Preferably the periphery of the roller 13 is grooved as at 21 to embrace the coated wire 7 immediately after it leaves the orifice of the extruder 9 and in order to present the filament 12 in the center of the wire, a supplemental groove 22 is provided at the base of the main groove 21. As best seen in FIGURES 2 and 3, the groove 21 is of a width and depth to substantially centrally receive the strand of filament 12 and simultaneously directly engage the peripheral coating 7a of the wire 7, on either side of the filament. Thus, as the hot coated wire 7 advances from the extruder, its frictional engagement with the periphery of the freely rotating roller 13 causes the latter to rotate, simultaneously advancing the monofilament 1'2 of a selected color and pressing the same into periphery of the wire coating. As the material in the monofilament 12 is similar to that of the plastic wire covering .and as the latter is still hot, the material in the m'onolament softens and forms an effective heat sealed bond to the plastic wire covering.

Returning n-ow to FIG. l, after the monofilament 12 is applied to the coating of wire 7, the striped wire ad' vances through a conventional cooling trough 23 and after beingv cooled passes to a capstan and take-up for storage.

As before indicated, the identifying monofilament stripe may be completely embedded in the plastic coating of the wire, or it may be permitted to protrude above the surface of the insulation in the form of a raised ridge. In' FIG. 4, We have shown the monofilament 12 completely embedded and lying flush with the surface of the :insulating coating 7a, while in FIG. 5, the mono-filament 12 is only partly embedded in the insulation 7a, so as to form a raised ridge on the surface of the coated wire.

The extent to which the monofilament 12 is embedded in the coating 7a is determined by the pressure applied by the roller 13 which, as before indicated, is adjustable iby means of the knob 19 'and its threaded stem 17. Also, the depth of the supplemental groove 22 in the roller 13 will have a certain effect upon the depth of embedding the monofilament in the insulating coating. In fact, in some instances it may be desirable to eliminate this supplemental groove where it is desired to completely embed the mono-filament.`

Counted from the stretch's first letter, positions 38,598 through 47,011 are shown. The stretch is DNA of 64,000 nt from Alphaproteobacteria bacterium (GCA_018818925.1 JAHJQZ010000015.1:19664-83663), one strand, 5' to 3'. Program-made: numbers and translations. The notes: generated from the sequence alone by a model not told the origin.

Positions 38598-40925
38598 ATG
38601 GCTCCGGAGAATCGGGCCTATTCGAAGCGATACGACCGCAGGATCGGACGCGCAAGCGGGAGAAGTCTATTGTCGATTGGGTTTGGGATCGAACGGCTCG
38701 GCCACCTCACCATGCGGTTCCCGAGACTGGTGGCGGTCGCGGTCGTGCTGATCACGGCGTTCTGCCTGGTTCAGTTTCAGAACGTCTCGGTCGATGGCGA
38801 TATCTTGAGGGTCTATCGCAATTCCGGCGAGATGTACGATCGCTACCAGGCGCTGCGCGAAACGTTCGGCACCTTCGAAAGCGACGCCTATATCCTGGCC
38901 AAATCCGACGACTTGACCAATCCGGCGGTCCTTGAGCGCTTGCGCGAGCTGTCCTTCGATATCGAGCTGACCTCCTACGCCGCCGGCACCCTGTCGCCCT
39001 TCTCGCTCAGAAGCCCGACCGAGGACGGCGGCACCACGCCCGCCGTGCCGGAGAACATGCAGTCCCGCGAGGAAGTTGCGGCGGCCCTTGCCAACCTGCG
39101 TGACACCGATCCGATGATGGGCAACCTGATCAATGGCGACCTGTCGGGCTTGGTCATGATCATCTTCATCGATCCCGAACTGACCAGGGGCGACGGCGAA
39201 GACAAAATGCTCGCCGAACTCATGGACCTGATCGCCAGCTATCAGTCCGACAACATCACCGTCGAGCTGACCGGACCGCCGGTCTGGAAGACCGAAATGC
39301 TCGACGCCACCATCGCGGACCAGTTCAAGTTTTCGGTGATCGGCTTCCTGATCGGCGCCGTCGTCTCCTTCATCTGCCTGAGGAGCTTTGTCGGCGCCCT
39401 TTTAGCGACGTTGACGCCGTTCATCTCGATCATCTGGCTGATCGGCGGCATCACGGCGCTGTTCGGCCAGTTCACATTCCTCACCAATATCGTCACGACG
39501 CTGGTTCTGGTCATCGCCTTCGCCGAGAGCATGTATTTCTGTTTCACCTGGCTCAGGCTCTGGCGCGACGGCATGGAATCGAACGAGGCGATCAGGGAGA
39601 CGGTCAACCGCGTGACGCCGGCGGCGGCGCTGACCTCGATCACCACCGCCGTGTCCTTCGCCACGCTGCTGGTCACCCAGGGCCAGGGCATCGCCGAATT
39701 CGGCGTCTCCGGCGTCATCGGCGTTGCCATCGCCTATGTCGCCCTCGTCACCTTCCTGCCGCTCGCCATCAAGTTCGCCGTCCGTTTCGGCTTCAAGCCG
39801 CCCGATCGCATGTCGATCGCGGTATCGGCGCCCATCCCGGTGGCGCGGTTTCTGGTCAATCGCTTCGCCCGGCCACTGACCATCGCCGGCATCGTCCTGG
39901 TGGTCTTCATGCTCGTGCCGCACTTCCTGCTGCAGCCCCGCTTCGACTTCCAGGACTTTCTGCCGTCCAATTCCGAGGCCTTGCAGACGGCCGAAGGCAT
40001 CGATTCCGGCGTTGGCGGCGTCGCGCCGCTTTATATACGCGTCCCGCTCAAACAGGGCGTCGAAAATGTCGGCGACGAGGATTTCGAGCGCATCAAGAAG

The preformed monofilament 12 may be an extruded filament `of the desired material or it may consist of an elongated strip slit lfrom a sheet of plastic material. In either event, the filament is fed in preformed condition in the manner above described.

In this connection, it might be noted that while the convention-al extruded stripe method possesses certain of the advantages of the monofilament stripe of the present invention, it would be extremely difiicult to produce a raised ridge effect which is made possible in the present instance by the application of the preformed monofil-ament and the pressure control of its application to the hot wire coating.

From the foregoing, it is believed that the invention may be readily understood by those 4skilled in the art without further description, it being borne in mind that numerous changes may be made in the details disclosed without departing from the spirit of the invention as set forth in the following claims.

We claim:

l. A method of striping extruded wire coatings, comprismg advancing a not plastic coated wire longitudinally from an extruding die, continuously and independently of said die, applying longitudinally to the periphery of the hot plastic coating of said wire as the latter advances, a length of completely preformed, unheated, thread-like striping filament of plastic material compatible With said coating, simultaneously embedding said filament at least partially beneath the surface of said hot coating while confining the line of contact of sai-d filament to a pathy lying within the lateral limits of said coated Wire, and cooling the striped, coated wire.

2. A method of striping the plastic coating of a wire being extruded hot, from an extruding die, comprising embedding an end of a completely preformed, unheated, thread-like striping filament, of plastic material compatible with said coating, in the periphery of said coating as the latter adavncesrin heated condition from said extruding die, longitudinally advancing said coated wire and filament while confining the line of Contact of said filament to a path lying within the lateral limits of said coated wire and simultaneously embedding said filament longitudinally at least partially beneath the surface of said coating, and cooling the striped, coated wire.